These strategies will be costly, but frankly, Macy’s is losing money at an enormous rate, so something needs to change. The risk of the high cost of re-branding is worth the reward they could receive by revamping their image. Yes, there is also the chance that the money spent could sink the company if the turnaround does not work, but at the rate the company declining, the only option is to put their efforts towards a change in strategy.
Executing the recommendations
When it comes to the three central issues that Macy’s is facing, which are consumer traffic, losing its premier status, and over-discounting. As previously stated in the strategic alternatives section our group has decided that the best recommendation for Macy’s three central issues are as follows.
The best option to increase consumer traffic to Macy’s stores is to spend more money on R&D and Marketing to find out what consumers are buying and how the store should be displayed/arranged so that it is more appealing to consumers. R&D and Marketing can find out information by doing surveys, focus groups and interviewing consumers. The information gain from these sources can be used to creating flawless presentations and make commercials and ads that show that attraction of visiting the store. Macy’s can do special discounts for the consumers that make an in-store purchase; this will bring consumers to the store looking for a good discount. This plan can be implemented by having the R&D and Marketing working together to set up the surveys, focus groups and interviews with consumers. After this is done any information gathered can then be put into an action plan and submitted to the CEO and from there set up all stores accordingly to the best option that applies to consumers.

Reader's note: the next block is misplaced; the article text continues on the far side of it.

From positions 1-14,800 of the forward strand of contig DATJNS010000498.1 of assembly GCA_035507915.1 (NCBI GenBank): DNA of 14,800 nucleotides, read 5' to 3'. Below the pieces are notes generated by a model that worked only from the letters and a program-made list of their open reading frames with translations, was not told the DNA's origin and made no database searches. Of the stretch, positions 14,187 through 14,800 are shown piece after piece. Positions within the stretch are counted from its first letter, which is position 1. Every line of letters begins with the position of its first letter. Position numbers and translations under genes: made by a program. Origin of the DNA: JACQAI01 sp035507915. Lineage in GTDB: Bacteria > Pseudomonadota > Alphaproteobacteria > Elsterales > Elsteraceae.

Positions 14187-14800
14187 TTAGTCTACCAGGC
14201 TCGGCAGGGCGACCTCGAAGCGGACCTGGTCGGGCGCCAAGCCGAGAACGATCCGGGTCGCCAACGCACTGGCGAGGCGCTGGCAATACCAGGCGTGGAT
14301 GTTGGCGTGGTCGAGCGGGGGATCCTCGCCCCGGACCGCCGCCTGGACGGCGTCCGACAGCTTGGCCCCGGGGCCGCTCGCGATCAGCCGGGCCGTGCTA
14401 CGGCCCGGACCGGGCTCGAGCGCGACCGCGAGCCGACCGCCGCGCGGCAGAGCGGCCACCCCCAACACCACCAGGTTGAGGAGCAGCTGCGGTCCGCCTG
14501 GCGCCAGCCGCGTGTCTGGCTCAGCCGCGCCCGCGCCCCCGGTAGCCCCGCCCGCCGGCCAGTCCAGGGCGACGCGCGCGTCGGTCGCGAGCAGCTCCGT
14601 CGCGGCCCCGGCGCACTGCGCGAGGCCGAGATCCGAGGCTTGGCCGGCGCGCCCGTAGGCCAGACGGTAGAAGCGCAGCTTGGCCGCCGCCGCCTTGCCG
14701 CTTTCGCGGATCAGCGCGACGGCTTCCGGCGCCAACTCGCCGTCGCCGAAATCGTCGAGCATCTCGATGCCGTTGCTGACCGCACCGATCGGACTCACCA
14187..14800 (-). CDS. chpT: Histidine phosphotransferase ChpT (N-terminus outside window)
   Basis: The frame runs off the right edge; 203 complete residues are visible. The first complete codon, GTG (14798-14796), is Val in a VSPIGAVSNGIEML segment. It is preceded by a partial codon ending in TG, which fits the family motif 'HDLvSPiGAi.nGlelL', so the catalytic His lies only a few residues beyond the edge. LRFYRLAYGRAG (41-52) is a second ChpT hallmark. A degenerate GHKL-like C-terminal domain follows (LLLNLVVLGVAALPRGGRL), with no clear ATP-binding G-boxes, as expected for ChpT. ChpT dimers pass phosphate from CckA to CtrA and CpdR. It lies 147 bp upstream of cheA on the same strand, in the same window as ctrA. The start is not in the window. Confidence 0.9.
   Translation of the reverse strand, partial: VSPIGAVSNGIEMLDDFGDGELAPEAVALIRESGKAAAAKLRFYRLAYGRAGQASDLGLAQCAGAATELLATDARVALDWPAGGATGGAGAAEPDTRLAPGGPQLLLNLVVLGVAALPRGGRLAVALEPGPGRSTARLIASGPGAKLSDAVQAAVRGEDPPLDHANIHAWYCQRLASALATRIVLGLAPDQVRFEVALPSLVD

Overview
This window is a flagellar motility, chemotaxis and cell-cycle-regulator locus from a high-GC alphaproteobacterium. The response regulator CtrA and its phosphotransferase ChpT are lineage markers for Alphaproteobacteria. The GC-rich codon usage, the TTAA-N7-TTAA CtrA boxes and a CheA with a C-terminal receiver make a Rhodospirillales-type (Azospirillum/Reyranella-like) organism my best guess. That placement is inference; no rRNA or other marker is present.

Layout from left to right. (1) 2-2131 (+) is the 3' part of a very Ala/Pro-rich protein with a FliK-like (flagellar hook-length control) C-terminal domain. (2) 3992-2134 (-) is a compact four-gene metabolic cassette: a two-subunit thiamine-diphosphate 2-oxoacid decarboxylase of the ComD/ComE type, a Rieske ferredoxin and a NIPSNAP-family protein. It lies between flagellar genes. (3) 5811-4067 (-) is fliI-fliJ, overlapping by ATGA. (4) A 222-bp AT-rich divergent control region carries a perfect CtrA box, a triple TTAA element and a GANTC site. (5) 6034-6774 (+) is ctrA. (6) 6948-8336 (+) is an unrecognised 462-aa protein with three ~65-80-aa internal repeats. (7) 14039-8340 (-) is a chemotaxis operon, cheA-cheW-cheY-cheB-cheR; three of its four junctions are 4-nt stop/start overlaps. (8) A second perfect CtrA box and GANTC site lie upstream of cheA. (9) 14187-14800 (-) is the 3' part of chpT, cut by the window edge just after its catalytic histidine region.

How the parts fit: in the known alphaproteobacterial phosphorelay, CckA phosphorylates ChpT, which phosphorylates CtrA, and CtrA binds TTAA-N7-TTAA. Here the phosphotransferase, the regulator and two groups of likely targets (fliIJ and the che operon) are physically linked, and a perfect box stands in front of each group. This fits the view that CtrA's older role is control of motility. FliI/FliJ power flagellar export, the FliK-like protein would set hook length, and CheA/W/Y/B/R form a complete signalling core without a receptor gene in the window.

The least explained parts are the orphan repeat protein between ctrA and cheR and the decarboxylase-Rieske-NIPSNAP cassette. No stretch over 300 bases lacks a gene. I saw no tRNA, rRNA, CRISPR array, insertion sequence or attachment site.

The best recommendation for the second issues that Macy’s face losing of premier status is concentrating the energies of the company on re-imaging storefronts, offering more high-end merchandise and services and tailoring customer service will ensure a more stable image of Macy’s stores. Appealing to consumers by promising them outstanding quality and customer service will re-confirm their opinion that it is better to shop at Macy’s stores over other retailers or online. Macy’s can bring back the “just for me” shopping experience and feel of high-end shopping with a middle income price tag. It’s time for Macy’s to regain their elite status again but it will cost them money, but in the end, it will be worth the cost. The action plan would be to implement specialized training for employees so they can offer high-end customer service. Also, Macy’s will have to change the layout of the store, so it shows the high-class nature of the store.
The last recommendation we have for solving the over-discounting that Macy’s has become known for in the past few years is Macy’s needs to get rid of their discount Backstage section. With Macy’s getting rid of the discount Backstage area of the store and keeping discounts to a minimum this will begin to bring up Macy’s store image. If Macy’s wants to give out discounts, then this should only be done on certain days and for a specific time frame. Also, any discounted clothes should be kept tidy and in order. The action plan that will be implemented to solve the over-discounting problem is that will Macy’s start a new loyalty program that will be the only way consumers will be able to get discounts on specific merchandise and these discounts will only be available in store.
BIBLIOGRAPHY Dess, G. G., McNamara, G., Eisner, A. B., & Lee, S.-H. (. (2019). Strategic Management. New York, NY: McGraw-Hill Education.
Peterson, H. (2015, November 12). Business Insider: Macy’s shoppers developed a habit during the recession — and it’s haunting the brand to this day. Retrieved from Business Insider: https://www.businessinsider.com/macys-is-going-all-in-on-extreme-discounting-2015-11
Schlossberg , M. (2016, June 27). Business Insider: There’s a ‘dirty open secret’ in retail, and it’s killing Macy’s and Gap. Retrieved from Business Insider: https://www.businessinsider.com/declining-store-traffic-is-killing-top-brands-2016-6
Schlossberg , M. (2016, July 12). Business Insider: We went to Macy’s and saw why the brand might be headed the way of Sears. Retrieved from Business Insider: https://www.businessinsider.com/macys-has-lost-its-premiere-positioning-2016-7
Schlossberg, M. (2016, June 23). Business Insider: Macy’s new CEO has 3 major problems to solve. Retrieved November, from https://amp.businessinsider.com/macys-new-ceo-has-major-problems-to-fix-2016-6